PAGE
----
‘Unacceptable’ specification changes hurting beef farmers

Retailers, foodservice companies and processors must be held accountable for short notice changes to beef specifications, which often leave farmers out of pocket. 

That was the message from Ulster Farmers’ Union (UFU) deputy president Victor Chestnutt following last week’s Environment, Food and Rural Affairs (EFRA) committee discussion on beef payment grids and specifications.

According to Chestnutt, more constructive solutions should be in place to ensure that farmers are not disadvantaged in the supply chain.

“We welcome the interest the EFRA committee at Westminster has taken in changes to cattle specifications and the notice periods traditionally given to farmers,” said Chestnutt. “This is an area which has caused great financial and practical difficulties for farmers in Northern Ireland.”

The deputy president said that changes to specifications often resulted in financial penalties for farmers, which hit their bottom lines.

“From experience we know that it is processors who are responsible for changing the specification for farmers and for putting in place the penalties. However, major companies in retail and foodservice must also be held accountable as they dictate the changes to the rest of the supply chain.”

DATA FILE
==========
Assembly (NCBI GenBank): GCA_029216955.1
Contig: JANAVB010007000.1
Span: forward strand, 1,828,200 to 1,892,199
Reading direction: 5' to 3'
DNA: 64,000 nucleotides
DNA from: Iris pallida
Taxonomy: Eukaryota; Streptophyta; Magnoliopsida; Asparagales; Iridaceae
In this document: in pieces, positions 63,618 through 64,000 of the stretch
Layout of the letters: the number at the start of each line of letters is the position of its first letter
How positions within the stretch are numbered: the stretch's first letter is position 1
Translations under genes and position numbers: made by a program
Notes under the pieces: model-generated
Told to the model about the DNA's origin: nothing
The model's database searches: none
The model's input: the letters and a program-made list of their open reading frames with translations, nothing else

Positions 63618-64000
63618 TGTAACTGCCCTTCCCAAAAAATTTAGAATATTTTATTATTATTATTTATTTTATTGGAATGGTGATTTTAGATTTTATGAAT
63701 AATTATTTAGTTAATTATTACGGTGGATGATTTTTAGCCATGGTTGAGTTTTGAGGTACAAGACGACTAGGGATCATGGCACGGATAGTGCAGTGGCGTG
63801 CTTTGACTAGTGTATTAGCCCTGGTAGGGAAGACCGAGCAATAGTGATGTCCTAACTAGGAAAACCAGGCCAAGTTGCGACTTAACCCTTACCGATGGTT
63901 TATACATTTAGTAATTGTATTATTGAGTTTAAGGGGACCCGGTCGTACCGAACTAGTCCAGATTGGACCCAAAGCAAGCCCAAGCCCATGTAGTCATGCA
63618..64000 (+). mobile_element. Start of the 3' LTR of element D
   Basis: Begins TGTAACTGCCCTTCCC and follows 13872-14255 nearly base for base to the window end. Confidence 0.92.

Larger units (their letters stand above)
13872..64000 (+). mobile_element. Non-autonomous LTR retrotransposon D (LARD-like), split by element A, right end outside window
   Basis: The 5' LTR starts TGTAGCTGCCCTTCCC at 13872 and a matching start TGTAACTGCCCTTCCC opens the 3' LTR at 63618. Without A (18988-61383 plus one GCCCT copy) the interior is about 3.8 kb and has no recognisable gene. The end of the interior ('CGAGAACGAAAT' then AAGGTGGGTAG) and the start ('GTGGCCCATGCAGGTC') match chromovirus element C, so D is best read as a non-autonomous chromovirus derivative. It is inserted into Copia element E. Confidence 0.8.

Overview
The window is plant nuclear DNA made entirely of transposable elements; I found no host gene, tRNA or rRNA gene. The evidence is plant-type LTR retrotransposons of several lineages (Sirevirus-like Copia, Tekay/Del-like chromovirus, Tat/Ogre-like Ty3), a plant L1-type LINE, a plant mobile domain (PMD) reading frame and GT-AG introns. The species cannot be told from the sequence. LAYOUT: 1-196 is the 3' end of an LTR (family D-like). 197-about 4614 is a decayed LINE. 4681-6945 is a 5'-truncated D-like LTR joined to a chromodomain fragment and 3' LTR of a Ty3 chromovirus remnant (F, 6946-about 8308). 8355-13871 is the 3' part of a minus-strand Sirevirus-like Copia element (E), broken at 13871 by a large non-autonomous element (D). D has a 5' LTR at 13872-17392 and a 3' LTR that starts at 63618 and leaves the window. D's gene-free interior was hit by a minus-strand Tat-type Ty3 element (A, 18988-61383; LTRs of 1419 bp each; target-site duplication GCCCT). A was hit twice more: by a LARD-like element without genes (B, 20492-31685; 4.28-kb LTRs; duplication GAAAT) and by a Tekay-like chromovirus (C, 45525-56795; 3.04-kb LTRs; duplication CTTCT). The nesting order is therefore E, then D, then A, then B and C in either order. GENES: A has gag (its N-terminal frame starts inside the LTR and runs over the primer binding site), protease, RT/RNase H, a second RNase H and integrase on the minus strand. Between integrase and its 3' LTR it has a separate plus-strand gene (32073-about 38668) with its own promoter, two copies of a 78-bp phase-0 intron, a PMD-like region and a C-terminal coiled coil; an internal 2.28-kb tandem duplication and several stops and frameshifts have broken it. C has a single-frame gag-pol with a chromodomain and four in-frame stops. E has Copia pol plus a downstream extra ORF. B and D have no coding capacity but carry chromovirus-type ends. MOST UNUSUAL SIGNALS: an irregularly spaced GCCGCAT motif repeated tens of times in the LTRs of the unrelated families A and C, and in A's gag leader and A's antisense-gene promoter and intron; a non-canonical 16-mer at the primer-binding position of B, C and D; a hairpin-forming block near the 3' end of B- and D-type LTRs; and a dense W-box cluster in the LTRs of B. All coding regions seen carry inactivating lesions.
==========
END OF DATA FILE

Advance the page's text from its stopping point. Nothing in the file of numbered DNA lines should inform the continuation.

Chestnutt said it was “unacceptable” that changes in specifications put financial hardships on farmers, and that he was disappointed that processors have not felt comfortable enough to challenge the introduction of specifications that have a negative impact on the beef industry.

“I can only assume this is because they fear losing business and that the cost of not complying is too great a risk, but to me this is a perfect example of a dysfunctional supply chain and a set of circumstances which requires big changes.

“Farmers are passionate about producing the end product that the consumer will want to buy and enjoy, but the supply chain needs to recognise that from the day a bull is put in with a cow to the day that their offspring is slaughtered is a long term process.”

It can take somewhere in the region of three years to produce a prime animal due to differing farm production systems. This means that if the specification changes within a number of weeks, farmers might not always have time to adjust.

“I would strongly encourage the EFRA committee to challenge retailers, foodservice companies and processors on short notice periods and also on how specifications are devised,” added Chestnutt.

“Specifications are supposed to reflect what consumers want, but I doubt consumers would be happy if they knew that the dominant retailers, foodservice companies and processors were financially penalising farmers to achieve this. Farmers are the first link in our supply chain but are the last to be consulted on specification changes, therefore we need a process which sees farmer involvement in discussions around these changes and one which will deliver the long term notice that our farmers really need.”

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